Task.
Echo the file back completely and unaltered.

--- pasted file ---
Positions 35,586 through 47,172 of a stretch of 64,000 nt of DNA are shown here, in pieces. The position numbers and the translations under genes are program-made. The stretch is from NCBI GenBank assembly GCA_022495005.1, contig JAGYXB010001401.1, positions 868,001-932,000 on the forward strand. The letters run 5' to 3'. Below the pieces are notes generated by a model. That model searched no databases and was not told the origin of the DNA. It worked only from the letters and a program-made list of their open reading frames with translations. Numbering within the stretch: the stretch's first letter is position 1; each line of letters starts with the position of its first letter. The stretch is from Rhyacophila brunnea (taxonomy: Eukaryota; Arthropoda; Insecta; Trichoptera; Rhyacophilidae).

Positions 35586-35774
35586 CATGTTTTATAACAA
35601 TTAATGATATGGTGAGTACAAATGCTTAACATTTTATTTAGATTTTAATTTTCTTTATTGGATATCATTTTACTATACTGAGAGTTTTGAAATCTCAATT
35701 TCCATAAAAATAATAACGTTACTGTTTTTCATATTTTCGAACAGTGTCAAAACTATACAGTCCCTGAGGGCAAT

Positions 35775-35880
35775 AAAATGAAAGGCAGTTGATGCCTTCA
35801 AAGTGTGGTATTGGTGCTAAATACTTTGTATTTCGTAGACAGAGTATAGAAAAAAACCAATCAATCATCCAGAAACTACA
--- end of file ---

Positions 35,586 through 47,172 of a stretch of 64,000 nt of DNA are shown here, in pieces. The position numbers and the translations under genes are program-made. The stretch is from NCBI GenBank assembly GCA_022495005.1, contig JAGYXB010001401.1, positions 868,001-932,000 on the forward strand. The letters run 5' to 3'. Below the pieces are notes generated by a model. That model searched no databases and was not told the origin of the DNA. It worked only from the letters and a program-made list of their open reading frames with translations. Numbering within the stretch: the stretch's first letter is position 1; each line of letters starts with the position of its first letter. The stretch is from Rhyacophila brunnea (taxonomy: Eukaryota; Arthropoda; Insecta; Trichoptera; Rhyacophilidae).

Positions 35586-35774
35586 CATGTTTTATAACAA
35601 TTAATGATATGGTGAGTACAAATGCTTAACATTTTATTTAGATTTTAATTTTCTTTATTGGATATCATTTTACTATACTGAGAGTTTTGAAATCTCAATT
35701 TCCATAAAAATAATAACGTTACTGTTTTTCATATTTTCGAACAGTGTCAAAACTATACAGTCCCTGAGGGCAAT

Positions 35775-35880
35775 AAAATGAAAGGCAGTTGATGCCTTCA
35801 AAGTGTGGTATTGGTGCTAAATACTTTGTATTTCGTAGACAGAGTATAGAAAAAAACCAATCAATCATCCAGAAACTACA